Agency tasked with saving lives of mothers, babies is launched

As the board of New Jersey’s new Maternal and Infant Health Innovation Authority sat down for its inaugural meeting Wednesday morning in Trenton, social media was buzzing with the story. Another educated, well-off Black woman had lost her life to childbirth: former Kansas City Chiefs cheerleader Krystal Anderson had died of sepsis days after delivering a stillborn baby, according to multiple news outlets.  

“Talk about this being personal. This is very personal to us” as Black women, said board member Shakira Abdul-Ali, a consultant who previously led the city health department in Trenton. “It is of daily concern,” she said, and one that underscores the need for the authority’s work.  

The Health Innovation Authority — a quasi-independent agency created by law last year — is charged with continuing New Jersey’s work to improve maternal health outcomes, which lag the nation at large, particularly for women of color. Its initial challenge is to create a facility in Trenton that will house a clinical birthing facility and wraparound services and develop policies to undertake research related to this work.  

An unparalleled authority  

“This new authority ensures that the lifesaving work of prioritizing the health of New Jersey’s mothers and babies will continue long after our administration and will permanently make our state a national leader in maternal health,” said Tammy Murphy, who as wife of Gov. Phil Murphy has prioritized maternal health through her Nurture NJ platform. Murphy — who dropped her bid to replace embattled U.S. Sen. Bob Menendez earlier this week — joined the meeting to welcome the board of the authority, which she said is the only of its kind in the nation.  

More than 25 in 100,000 women died in childbirth from 2018 through 2021 in New Jersey, according to federal data, with the risk for Black women nearly seven times what it was for white mothers. While maternal mortality has declined here in recent years, New Jersey’s rate is still worse than the national average and higher than neighboring Pennsylvania and New York. 

“The statistics are terrible,” she Lisa Asare, a maternal health expert and former deputy commissioner with the state Department of Human Services who was quickly tapped by the new board to serve as the authority’s president and CEO. “We must do better.”  

Recognizing Tammy Murphy’s work

Describing herself as a wife, mother and daughter of West African immigrants, Asare said the work of the authority is personal to her. “I have skin in the game,” she said, looking at her children and husband in the audience. “We can only move forward,” she said, praising Tammy Murphy for her leadership on this issue. “We could not have asked for a better champion.”  

Tammy Murphy said later that Asare’s position as president and CEO of the new authority would be elevated to a cabinet position, meaning she would have a direct and regular connection to the governor, like commissioners at key agencies. Asare’s salary was not available Wednesday, but cabinet officials are now paid $175,000 annually, which is slated to go up to $210,000 later this year.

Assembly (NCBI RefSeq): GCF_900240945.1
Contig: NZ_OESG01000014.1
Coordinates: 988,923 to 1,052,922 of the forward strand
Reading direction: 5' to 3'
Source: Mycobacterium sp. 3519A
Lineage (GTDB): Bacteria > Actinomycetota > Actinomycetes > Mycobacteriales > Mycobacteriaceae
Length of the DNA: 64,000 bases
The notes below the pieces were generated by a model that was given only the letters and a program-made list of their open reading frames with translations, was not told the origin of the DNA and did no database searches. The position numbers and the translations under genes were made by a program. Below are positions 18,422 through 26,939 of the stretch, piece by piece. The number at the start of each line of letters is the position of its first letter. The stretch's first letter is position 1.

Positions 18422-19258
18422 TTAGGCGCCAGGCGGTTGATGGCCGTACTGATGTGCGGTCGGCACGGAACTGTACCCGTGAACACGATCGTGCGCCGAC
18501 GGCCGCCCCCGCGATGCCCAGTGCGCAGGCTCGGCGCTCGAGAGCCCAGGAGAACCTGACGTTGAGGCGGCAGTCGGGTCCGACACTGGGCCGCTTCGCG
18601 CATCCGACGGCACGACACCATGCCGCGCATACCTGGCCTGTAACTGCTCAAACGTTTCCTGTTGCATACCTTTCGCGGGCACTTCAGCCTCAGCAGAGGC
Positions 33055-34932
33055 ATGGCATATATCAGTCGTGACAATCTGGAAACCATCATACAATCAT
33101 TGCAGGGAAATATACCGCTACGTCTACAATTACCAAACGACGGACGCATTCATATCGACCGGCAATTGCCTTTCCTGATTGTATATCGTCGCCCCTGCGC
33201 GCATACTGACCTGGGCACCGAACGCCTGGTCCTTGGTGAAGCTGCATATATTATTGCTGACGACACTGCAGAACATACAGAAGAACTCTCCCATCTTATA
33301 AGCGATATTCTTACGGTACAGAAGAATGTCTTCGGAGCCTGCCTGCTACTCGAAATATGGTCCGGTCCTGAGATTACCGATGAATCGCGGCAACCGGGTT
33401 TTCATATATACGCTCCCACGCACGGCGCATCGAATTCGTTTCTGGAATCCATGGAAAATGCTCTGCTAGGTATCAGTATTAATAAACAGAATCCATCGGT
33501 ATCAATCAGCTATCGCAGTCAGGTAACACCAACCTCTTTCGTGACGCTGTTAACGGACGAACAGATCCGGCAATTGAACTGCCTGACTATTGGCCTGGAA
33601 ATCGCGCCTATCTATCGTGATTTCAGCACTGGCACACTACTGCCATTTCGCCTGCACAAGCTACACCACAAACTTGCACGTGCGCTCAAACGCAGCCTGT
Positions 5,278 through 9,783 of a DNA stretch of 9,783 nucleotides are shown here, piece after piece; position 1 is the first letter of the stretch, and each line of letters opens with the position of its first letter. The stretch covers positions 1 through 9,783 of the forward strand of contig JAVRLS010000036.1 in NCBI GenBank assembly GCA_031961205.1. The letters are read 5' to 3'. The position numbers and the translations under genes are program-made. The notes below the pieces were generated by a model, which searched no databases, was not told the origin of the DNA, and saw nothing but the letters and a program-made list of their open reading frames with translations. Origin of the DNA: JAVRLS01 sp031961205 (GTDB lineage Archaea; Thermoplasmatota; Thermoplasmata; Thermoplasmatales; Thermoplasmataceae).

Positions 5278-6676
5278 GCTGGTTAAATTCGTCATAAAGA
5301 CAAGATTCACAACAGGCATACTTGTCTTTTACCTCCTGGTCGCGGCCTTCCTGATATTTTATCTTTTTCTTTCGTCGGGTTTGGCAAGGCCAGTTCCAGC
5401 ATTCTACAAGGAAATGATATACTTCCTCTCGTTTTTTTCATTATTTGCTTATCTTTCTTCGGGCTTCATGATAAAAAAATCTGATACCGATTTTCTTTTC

While wealth, education level and access to health care can significantly impact birthing outcomes, studies have shown that even wealthy Black women face higher maternal mortality risks than their white counterparts. Tennis player Serena Williams nearly died from complications following the birth of her child in 2018, attracting some new attention to the issue. Krystal Anderson’s death appears to show how much work still needs to be done.  

‘Today’s board meeting marks the culmination of years of work by countless individuals who have dedicated themselves to improving maternal health across the state.’ — First lady Tammy Murphy

Board member Dr. Damali Campbell-Oparaji, an associate professor of reproductive health at Rutgers New Jersey Medical School in Newark, and a leader of the New Jersey Black Women Physicians Association, agreed the center should provide birthing and social services and serve as a hub for policy development. But she also urged the new authority to take on underlying issues, like racism in the health care system — something Tammy Murphy has conceded is a primary cause of the disparate outcomes.  

‘New beginning’

“We need implicit-bias training,” Campbell-Oparaji said, “and it can’t be a check box.”   

The 13-member board comprises six public members — a mix of health care and social service providers and policy experts, many of whom are Black women — and representatives from seven state agencies, including the New Jersey Economic Development Authority which is overseeing the creation of the center. A location for the facility is expected to be announced soon, officials said.  

“Today’s board meeting marks the culmination of years of work by countless individuals who have dedicated themselves to improving maternal health across the state,” Tammy Murphy said, while also a “new beginning.”  

In addition to solidifying the location, the EDA expects to announce a number of anchor tenants for the maternal health center this spring, a representative said. In March 2023 the agency started its search for lead tenants, with a focus on clinical birthing services, an academic institution and a social-service organization.  

These lead tenants will then recruit additional partners, based in part on the more than 75 responses the agency got to various calls for interest over the past three years, they said. To date, the EDA has spent approximately $1.5 million on this work, according to officials, and the state has more than $75 million set aside for construction.